English teachers abroad can have a great impact on their students, and you might find yourself being asked to form or supervise an extracurricular English club. This is a great opportunity — for reasons you might overlook! For the students, of course, these clubs provide a fun and engaging environment to chat with a native English speaker, get extra help with homework, and relax after school. But for teachers, they provide a unique opportunity to teach the English lessons of your dreams: you’ll have a small group of students, who are all enthusiastic about learning English, and no set curriculum to follow. Moreover, you’ll usually have a whole week to prepare!
When I started teaching in a rural Japanese high school, I was surprised to learn on my very first day that there was already a small group of students eagerly waiting for their new English teacher to put an English Club together — how could I say no? While I initially had no idea what we would be doing, I worked together with the students each week to figure out fun new ways to practice English. Once a week, we met in a classroom for an hour or so to chat, share snacks, and try a new activity. Here are five of my favorites:
1. Tabletop games
No matter what level of English your students are working with, there’s always a board or card game suited to match! While some groups of students will be advanced enough to play games like Clue or Monopoly in English, most learners will be more comfortable with the easy, repetitive phrases used in games like Guess Who or Uno. Spelling games like Scrabble and Bananagrams are obvious choices, and having students play in pairs can ease their anxiety if you have mixed English levels. Pictionary gives artistic students a chance to shine, especially when using the students’ own vocabulary lists, and word-brainstorming games like Scattergories and Taboo let diligent students flex their English skills.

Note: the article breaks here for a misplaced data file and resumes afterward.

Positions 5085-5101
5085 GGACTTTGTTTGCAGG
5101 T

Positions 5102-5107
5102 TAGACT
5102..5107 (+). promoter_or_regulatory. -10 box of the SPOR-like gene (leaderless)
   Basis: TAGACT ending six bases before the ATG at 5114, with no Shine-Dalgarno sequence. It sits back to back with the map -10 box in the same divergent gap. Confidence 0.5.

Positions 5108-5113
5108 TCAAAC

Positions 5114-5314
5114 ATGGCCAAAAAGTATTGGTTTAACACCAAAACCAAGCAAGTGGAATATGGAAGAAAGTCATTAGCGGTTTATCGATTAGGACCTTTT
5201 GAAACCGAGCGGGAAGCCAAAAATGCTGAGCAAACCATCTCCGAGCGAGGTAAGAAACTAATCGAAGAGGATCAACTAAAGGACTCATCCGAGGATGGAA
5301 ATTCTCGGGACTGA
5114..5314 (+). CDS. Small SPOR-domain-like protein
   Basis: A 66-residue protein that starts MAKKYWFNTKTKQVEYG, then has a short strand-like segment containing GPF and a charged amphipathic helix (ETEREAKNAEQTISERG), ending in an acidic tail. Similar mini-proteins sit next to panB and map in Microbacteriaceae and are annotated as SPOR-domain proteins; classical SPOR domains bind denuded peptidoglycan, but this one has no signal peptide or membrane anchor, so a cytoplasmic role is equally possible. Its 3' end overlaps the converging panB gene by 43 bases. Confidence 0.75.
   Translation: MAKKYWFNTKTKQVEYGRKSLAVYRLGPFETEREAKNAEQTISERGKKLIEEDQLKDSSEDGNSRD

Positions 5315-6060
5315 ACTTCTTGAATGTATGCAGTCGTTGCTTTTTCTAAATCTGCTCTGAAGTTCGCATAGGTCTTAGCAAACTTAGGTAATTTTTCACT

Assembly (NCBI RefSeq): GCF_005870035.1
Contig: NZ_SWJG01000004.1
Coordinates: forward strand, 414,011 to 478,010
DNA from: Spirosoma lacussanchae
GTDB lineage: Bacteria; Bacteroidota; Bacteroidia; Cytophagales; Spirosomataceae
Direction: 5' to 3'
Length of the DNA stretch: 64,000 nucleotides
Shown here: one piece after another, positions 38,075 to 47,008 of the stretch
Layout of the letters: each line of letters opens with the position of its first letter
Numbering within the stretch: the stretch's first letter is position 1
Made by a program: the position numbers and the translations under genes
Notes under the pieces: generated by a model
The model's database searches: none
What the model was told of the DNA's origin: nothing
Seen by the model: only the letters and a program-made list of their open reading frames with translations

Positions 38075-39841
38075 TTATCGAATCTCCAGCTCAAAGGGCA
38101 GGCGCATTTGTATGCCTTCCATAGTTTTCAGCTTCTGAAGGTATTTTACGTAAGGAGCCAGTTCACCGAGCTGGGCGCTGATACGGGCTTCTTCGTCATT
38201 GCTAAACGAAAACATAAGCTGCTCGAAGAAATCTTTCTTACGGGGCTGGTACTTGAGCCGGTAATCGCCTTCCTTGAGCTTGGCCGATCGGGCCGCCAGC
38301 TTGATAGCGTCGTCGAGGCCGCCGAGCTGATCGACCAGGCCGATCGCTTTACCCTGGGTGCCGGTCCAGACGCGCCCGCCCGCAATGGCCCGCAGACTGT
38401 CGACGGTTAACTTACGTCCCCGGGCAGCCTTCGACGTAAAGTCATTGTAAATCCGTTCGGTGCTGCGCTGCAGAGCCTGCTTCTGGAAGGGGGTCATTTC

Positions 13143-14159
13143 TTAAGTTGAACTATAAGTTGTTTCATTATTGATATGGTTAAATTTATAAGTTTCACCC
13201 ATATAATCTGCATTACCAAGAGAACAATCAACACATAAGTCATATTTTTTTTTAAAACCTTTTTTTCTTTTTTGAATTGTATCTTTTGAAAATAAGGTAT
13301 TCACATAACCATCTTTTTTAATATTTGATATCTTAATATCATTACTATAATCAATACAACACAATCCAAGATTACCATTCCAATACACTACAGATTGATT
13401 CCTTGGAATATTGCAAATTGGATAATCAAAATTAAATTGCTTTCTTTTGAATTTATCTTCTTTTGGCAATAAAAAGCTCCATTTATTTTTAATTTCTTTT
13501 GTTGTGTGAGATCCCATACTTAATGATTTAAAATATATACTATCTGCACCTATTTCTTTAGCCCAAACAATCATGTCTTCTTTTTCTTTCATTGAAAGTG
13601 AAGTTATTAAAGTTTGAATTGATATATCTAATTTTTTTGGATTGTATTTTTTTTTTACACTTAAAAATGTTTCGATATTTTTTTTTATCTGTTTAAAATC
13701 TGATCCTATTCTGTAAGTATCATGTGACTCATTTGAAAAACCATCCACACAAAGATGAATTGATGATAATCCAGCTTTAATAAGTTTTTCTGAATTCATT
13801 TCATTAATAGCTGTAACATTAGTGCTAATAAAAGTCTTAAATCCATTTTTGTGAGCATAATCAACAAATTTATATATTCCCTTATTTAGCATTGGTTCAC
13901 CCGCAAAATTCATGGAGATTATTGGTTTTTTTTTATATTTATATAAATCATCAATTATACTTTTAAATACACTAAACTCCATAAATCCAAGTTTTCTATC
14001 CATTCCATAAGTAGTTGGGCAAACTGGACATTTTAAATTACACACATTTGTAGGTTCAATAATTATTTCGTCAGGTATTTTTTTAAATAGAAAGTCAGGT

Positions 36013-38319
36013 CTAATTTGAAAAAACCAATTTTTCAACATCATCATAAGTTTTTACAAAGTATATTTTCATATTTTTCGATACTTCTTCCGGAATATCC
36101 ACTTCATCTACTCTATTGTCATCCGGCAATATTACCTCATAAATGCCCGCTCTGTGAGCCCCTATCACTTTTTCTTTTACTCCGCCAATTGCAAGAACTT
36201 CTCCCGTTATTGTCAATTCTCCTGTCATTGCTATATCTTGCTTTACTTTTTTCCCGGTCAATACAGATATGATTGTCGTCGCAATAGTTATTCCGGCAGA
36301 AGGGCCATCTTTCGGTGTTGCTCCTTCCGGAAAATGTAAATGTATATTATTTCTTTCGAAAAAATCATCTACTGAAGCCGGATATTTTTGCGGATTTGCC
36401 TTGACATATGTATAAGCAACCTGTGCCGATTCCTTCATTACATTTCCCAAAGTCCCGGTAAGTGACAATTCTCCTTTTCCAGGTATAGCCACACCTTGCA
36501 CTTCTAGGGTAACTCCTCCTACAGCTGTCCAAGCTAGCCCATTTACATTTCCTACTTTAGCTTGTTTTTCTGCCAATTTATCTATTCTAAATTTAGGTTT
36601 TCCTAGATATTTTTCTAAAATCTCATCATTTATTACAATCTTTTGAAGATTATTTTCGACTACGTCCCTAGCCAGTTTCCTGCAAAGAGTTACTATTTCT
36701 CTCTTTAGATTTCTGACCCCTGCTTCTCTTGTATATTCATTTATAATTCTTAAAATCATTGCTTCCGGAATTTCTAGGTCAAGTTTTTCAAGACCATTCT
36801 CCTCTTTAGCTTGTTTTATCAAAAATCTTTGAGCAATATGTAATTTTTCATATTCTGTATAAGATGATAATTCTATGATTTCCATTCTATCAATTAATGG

For quick reference, here they are again in list form, with recommended English levels:
- Uno (beginner)
- Guess Who (beginner)
- Pictionary (beginner)
- Scrabble (intermediate)
- Bananagrams (intermediate)
- Scattergories (intermediate)
- Taboo (intermediate)
- Clue (advanced)
- Monopoly (advanced)
2. Plan (and throw!) a party
Having your students plan a party is some of the most fun you can have in a classroom. Holidays from your home country make a great excuse to celebrate, while also introducing a little educational fun.
Provide a slideshow of what the holiday means to you, and fun ways your home country celebrates, such as “trick or treating” for Halloween or having an egg hunt for Easter. Let students put their own spin on these activities, and have them discuss things like decorations, music, snacks, and games in English. Depending on your students’ ages, it may be appropriate to have them make their own decorations, such as paper garlands. When everything is ready, surprise the students by having it all set up before they walk in on the day of the party.
3. Go for a walk
Be sure to get permission for this one, both from the school and students’ parents. If this is not possible, you can still ask the students to give you a tour of the school grounds!